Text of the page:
‘Blue Hour’ (‘Buru Awa ni Buttobasu’): Film Review | Filmart 2019

Kaho and Shim Eun-kyung star as two friends visiting a provincial city in ‘Blue Hour,’ Japanese filmmaker Yuko Hakota’s first full-length feature.

“Being tacky means being alive!” exclaim the two lead characters in Blue Hour. The reverse, however, isn’t necessarily true; a lively and empathetic family drama, Yuko Hakota’s first full-length feature is refreshingly devoid of tackiness. Tracking a professionally and romantically frustrated urbanite’s return to her provincial hometown with her best friend, Blue Hour veers nearly clear of all the clichés of the city-slicker-in-the-boonies subgenre. Devoid of cheesy cultural shocks and cheap laughs, the film is a slow-burning piece in which the awkward prodigal-daughter protagonist’s anguish is alluded to rather than wrought large through contrived exchanges.

Boasting a masterfully measured performance from Kaho (Our Little Sister) and a delightful supporting turn from Korean actor Shim Eun-kyung (Miss Granny), Blue Hour is a precious indie gem destined to pass through the festival circuit in flying colors after its bow as a nominee for the Hong Kong International Film Festival’s Firebird Awards. Backed by a supporting program initiated by leading Japanese video and music rental store Tsubaya, the pic should generate healthy returns on its domestic release and maybe even a few nods at the country’s year-end awards.

The Bottom Line

A measured, warm-colored drama.

The film begins in Tokyo, where TV commercials director Sunada (Kaho) is shown shuffling along in life. She’s competent in her work, but is tiring of a job which is becoming less about creating art and more about negotiating peace with her actors and collaborators. Meanwhile, Sunada is locked in a cordial but frisson-free marriage — her starry-eyed husband (Daichi Watanabe) behaves more like a housemate of hers, and still sleeps with a stuffed toy — and has fared no better in an on-off affair with a considerably older and seemingly happily married colleague (Yusuke Santamaria).

Having just hit 30, Sunada is trapped between conflicting emotions in the way she’s split between her man-child husband and patronizing lover. She refuses to look back on her childhood with fondness for fear of becoming soft, a sentiment vividly shown in the way she butchers a children’s ditty with punk histrionics at karaoke. Sunada also tries to distance herself from the demands of adulthood, as she goes around peddling world-weary critique about conventional family values (creating a baby is a “masochistic” act, she says).

Offering Sunada a way out from this lethargic haze is her zany friend Kiyoura (Shim). After overhearing Sunada’s reluctance in visiting her parents, Kiyoura simply starts the car and drives her friend to her childhood home. What follows is an awkward homecoming: Having left home for years, Sunada finds herself ill at ease with her uncouth mother (Kaho Minami) and her TV viewing habits; her father (Denden) and his roomful of scary swords and shogun’s armor; and her schoolteacher brother (Daisuke Kuroda) and his off-color jokes. She’s equally uncomfortable with the other aspects of provincial life, such as the sex-addled banter between the middle-aged customers and the proprietors of the local bar.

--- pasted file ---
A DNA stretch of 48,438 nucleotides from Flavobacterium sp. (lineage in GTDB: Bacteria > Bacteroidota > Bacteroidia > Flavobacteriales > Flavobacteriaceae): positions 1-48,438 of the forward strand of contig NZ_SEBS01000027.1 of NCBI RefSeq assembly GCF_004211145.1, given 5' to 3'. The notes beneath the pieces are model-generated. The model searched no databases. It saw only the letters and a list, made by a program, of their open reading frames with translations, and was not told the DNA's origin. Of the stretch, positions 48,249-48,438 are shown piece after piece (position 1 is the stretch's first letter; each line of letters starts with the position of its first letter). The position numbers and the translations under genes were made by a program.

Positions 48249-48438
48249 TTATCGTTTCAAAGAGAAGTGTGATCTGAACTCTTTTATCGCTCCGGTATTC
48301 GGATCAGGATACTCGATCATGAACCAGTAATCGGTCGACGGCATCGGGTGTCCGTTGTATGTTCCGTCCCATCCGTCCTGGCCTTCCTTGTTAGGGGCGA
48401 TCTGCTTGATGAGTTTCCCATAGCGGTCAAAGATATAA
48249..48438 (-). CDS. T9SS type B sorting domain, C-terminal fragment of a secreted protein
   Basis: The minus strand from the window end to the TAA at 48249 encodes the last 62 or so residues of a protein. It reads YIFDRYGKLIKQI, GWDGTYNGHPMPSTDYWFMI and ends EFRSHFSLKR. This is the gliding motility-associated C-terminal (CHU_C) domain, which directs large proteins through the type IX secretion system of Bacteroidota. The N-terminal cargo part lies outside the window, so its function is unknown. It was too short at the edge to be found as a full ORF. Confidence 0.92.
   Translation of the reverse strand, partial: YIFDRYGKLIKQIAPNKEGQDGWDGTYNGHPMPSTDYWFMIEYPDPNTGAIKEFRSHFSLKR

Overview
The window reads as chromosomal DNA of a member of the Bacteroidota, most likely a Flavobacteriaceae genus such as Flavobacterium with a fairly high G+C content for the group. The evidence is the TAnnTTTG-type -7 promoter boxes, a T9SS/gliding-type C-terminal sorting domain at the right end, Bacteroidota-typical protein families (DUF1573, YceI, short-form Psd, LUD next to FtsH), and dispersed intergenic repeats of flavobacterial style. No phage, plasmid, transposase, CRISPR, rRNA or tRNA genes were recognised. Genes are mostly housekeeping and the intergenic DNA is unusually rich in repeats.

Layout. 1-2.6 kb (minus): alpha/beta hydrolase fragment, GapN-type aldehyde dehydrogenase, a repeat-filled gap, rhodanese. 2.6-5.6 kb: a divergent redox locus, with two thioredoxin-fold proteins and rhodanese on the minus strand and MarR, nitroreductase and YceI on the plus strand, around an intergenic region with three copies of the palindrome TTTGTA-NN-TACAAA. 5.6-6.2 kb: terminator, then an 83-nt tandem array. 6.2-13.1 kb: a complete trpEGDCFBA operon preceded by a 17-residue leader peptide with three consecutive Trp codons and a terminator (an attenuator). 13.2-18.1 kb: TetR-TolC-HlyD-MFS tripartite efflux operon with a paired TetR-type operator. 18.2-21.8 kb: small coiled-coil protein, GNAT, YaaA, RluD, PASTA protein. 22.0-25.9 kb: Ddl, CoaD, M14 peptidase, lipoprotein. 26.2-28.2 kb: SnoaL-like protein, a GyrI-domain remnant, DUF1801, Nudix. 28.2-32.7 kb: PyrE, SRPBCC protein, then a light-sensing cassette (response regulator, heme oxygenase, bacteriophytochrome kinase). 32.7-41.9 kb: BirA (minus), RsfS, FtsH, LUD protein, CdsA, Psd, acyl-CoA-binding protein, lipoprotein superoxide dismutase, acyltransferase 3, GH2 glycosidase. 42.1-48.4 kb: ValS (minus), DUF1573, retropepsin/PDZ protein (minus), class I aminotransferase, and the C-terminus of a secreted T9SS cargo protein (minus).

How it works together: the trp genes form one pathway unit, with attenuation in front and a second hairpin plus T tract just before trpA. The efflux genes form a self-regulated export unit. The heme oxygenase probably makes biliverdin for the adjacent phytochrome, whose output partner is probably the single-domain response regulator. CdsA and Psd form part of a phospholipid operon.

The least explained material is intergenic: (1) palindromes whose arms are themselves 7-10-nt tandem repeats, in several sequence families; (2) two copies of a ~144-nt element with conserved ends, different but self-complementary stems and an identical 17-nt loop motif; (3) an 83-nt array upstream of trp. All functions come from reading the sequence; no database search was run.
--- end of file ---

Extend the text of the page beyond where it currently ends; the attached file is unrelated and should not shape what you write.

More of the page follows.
To her merit, Hakota never goes the easy way in illustrating Sunada’s discomfort with what’s around her. In the place of barbed punchlines or hackneyed confrontations, the filmmaker ensures her protagonist moves through all the embarrassing situations with minimal melodrama.

Delivering possibly the most layered performance in her career, Kaho matches her director’s motivations blow by blow, as she instills her confused and emotionally suppressed character with nuances aplenty. Sunada’s meeting with her ailing grandmother, for example, is heartbreaking but hardly maudlin, their bond reflected powerfully through the simple and silent act of the young woman clipping her elder’s fingernails. And the grandmother’s best line hardly offers closure, either: “I try to make the best of every day — but what does that even mean anyway?”

But Kaho has Shim to thank for her feat. At once a source of humor and nuggets of sagely wisdom, Shim’s Kiyoura serves as the comical part of a double act, leaving Kaho’s Sunada free to focus on the more melancholic side of things. But Blue Hour‘s subdued sentiments are also aided by DP Ryuto Kondo’s warm palette and Nao Matsuzaki’s subtle score, all of which help propel Hakota’s film to impressive artistic heights.

Production company: Culture Entertainment Company
Cast: Kaho, Shim Eun-kyung, Denden, Kaho Minami
Director-screenwriter: Yuko Hakota
Producer: Hideki Hoshino
Director of photography: Ryuto Kondo
Production designers: Shinpei Inorue
Music: Nao Matsuzaki
Editor: Daisuke Imai
Sales: Bitters End

In Japanese
92 minutes